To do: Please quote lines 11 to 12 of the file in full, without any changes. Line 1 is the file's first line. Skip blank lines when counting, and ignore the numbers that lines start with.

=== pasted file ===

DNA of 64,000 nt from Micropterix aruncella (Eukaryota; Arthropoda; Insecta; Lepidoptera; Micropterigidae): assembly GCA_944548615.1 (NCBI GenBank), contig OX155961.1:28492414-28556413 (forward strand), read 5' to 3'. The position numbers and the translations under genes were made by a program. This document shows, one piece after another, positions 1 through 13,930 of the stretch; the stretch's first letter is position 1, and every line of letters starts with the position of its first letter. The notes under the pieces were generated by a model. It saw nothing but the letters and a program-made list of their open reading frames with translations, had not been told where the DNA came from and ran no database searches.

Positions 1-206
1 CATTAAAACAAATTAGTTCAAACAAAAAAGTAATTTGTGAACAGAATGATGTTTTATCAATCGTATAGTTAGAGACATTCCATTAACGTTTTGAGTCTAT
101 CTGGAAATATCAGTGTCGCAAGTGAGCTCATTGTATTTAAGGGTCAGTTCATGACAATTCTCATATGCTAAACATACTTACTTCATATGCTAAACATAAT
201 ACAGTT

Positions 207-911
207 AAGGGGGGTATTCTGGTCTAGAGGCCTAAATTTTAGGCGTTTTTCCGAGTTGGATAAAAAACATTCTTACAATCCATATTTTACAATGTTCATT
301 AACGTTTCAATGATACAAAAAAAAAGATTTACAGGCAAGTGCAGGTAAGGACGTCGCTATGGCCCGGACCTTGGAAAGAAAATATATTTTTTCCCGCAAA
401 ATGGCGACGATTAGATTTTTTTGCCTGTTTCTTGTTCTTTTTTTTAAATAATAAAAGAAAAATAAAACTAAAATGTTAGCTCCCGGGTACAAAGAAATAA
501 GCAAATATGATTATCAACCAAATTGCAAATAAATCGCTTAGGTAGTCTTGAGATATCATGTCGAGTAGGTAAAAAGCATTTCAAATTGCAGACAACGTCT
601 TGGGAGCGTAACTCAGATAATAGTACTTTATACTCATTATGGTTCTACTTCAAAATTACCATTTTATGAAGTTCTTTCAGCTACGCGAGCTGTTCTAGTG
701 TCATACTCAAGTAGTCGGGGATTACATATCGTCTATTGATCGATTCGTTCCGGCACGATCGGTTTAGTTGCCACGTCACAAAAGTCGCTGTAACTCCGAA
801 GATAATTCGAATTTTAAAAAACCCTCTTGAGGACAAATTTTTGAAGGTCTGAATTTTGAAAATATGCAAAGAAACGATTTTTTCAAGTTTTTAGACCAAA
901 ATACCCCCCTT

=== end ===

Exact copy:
601 TGGGAGCGTAACTCAGATAATAGTACTTTATACTCATTATGGTTCTACTTCAAAATTACCATTTTATGAAGTTCTTTCAGCTACGCGAGCTGTTCTAGTG
701 TCATACTCAAGTAGTCGGGGATTACATATCGTCTATTGATCGATTCGTTCCGGCACGATCGGTTTAGTTGCCACGTCACAAAAGTCGCTGTAACTCCGAA